“You’re pitching to a different team,” he said. “They have a whole different set of expectations.”
Andree will talk about the extensive export assistance that is available from the U.S. government and how to work with logistics people and freight-forwarders.
“A lot of this is pretty much voodoo and a sense of smell,” jokes Andree, “but there is a lot of it that you can really nail down based on your product and a little research on the countries you’re going to.”
His goal is to demonstrate that businesses can “get over the fear and take a look at this seriously as an avenue of growth for their business. I think there is a big market for a lot of stuff overseas, but people just have to take the leap.”
Attendees at MiFOOD2015 will also learn details about a totally different and very critical subject.
Erin Gerber, an environmental engineer and project manager at Lakeshore Environmental in Grand Haven, will provide details on the latest technology to help fruit and vegetable processors reduce their water use.
The state government took steps years ago to regulate pumping of large volumes of water from the state’s aquifers. At the same time, research by MSU has indicated that in some central areas in Ottawa County, the water table has already dropped an estimated 30 to 40 feet, and some very deep wells have produced water with salt in it.
Lakeshore Environmental recently was awarded an $80,000 grant funded by the U.S. Department of Agriculture to research technologies that can enable food-processing water to be cleaned and used again.
Gerber said the firm works with a lot of food-processing facilities — canneries and large-volume freezer plants.
Gerber will focus on potential means of reducing water use and new technologies that are offering potential ways to clean and re-use water that would otherwise be disposed of.
A representative of Peterson Farms in Shelby also will talk about reducing water use. Peterson is a major fruit freezing operation.
Gerber said the research grant is aimed at helping advance the agribusinesses involved with Michigan’s specialty crops, especially the fruit for which the state is best known. Micro filtration is a major topic in water re-use now, along with ultraviolet purification methods and reverse osmosis.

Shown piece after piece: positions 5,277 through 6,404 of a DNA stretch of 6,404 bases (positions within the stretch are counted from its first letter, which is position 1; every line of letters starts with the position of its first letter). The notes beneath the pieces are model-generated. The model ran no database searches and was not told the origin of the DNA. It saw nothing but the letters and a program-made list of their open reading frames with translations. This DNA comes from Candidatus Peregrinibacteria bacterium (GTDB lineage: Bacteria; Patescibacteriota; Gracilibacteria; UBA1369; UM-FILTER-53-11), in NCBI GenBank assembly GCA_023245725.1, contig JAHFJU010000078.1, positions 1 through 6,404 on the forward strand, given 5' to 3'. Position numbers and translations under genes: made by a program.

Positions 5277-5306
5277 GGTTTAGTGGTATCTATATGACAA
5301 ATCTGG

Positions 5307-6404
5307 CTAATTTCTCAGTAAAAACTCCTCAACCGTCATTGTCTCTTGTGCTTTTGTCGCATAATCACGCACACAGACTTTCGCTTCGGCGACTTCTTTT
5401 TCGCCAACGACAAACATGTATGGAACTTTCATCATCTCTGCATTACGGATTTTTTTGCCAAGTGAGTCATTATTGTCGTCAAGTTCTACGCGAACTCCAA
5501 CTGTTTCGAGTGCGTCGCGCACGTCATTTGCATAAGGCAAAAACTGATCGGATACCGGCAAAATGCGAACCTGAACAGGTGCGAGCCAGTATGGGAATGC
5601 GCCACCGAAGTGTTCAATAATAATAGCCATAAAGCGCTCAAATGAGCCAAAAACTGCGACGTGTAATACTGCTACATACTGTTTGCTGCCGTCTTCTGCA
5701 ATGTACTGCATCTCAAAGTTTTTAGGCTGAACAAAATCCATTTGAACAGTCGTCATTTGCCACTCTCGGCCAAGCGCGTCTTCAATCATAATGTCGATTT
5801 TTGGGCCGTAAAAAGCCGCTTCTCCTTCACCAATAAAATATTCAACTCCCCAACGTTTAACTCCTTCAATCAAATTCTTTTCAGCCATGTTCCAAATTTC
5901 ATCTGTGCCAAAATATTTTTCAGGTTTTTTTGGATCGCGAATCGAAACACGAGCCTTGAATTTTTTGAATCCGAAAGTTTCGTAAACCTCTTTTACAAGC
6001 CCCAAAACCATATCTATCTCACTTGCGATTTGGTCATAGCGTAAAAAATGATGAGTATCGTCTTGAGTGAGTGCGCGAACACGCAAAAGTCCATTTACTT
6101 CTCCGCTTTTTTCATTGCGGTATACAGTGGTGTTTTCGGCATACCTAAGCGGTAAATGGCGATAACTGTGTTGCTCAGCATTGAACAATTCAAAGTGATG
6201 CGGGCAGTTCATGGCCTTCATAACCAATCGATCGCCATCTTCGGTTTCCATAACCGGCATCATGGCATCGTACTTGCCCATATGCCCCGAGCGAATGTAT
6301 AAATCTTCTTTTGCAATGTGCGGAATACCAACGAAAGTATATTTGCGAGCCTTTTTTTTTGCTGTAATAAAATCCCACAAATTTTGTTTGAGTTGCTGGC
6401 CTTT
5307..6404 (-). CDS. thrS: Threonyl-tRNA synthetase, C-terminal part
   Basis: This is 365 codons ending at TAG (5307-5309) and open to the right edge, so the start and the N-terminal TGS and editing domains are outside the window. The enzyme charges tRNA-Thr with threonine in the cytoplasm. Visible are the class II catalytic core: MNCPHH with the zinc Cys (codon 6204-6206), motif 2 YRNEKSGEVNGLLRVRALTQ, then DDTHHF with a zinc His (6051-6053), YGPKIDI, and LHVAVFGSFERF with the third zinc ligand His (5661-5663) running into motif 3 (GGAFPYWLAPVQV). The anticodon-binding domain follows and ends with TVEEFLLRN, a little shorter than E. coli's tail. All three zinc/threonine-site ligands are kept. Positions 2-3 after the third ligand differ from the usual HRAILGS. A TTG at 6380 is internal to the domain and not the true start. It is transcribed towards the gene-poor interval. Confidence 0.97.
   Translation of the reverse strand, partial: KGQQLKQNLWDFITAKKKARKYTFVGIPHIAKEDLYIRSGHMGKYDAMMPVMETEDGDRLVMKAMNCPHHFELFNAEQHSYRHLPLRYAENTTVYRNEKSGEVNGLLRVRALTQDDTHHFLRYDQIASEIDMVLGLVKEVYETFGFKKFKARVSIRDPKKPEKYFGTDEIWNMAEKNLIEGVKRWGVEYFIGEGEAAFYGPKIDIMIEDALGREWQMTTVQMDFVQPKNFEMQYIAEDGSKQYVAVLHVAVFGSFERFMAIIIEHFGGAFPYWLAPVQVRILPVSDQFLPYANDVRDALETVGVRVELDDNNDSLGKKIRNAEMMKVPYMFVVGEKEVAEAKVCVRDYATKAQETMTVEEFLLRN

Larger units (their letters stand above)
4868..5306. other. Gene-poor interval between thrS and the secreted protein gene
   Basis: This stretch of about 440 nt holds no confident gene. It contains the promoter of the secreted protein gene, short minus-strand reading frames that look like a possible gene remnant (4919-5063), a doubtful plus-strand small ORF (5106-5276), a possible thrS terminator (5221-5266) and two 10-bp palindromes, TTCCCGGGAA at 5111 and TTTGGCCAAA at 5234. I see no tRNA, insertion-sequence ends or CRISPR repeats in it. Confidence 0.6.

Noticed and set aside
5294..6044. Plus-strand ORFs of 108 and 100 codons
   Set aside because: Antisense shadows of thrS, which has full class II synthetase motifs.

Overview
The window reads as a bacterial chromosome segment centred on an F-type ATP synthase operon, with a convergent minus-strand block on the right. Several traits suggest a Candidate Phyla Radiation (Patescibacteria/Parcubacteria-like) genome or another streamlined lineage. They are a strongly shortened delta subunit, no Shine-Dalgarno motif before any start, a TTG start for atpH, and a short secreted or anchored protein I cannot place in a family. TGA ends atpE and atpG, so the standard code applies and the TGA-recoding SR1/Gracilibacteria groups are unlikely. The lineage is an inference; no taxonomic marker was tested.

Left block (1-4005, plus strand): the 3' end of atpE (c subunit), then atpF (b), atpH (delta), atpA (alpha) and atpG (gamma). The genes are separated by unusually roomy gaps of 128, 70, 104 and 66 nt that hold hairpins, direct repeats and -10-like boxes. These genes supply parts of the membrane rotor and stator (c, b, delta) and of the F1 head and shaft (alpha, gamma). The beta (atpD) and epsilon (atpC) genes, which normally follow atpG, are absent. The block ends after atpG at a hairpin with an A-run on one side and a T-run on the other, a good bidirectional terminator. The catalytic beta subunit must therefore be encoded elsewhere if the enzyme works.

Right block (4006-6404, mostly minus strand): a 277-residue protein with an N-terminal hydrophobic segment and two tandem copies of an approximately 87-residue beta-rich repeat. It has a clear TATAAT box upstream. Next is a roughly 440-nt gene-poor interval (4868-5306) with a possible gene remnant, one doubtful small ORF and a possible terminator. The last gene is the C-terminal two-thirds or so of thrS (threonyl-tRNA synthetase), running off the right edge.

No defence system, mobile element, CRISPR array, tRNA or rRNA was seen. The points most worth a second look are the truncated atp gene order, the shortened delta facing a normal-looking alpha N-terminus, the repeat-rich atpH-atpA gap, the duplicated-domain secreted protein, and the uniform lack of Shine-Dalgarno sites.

Two of the best-known food manufacturing businesses in West Michigan will be on the agenda at MiFOOD2915. Beth Westemeyer, director of business development at Zeeland Farm Services, will talk about “Food, Feed and Fuel,” and two representatives of Gordon Food Service — one of the largest privately held American food distribution companies — will present on logistics growth, management and best practices.
John Sommavilla, CEO of Shoreline Fruit LLC, will present “Enhancing the Value of a Vertically Integrated Agriculture Business.” Shoreline, a cherry-growers cooperative, bills itself as the largest tart cherry operation in North America.
Jim Byrum, president of the Michigan Agri-Business Association will provide a Pure Michigan agricultural update.
Jim Ostrom, president/CEO of Milk Source, will tell that organization’s story. Milk Source was founded in 1999 by three dairy farmers from Wisconsin and now operates dairies in Wisconsin and Michigan. The organization strives to be a leader in modern sustainable agriculture and works with the University of Wisconsin, which produces energy from a bio-digester at a Milk Source dairy.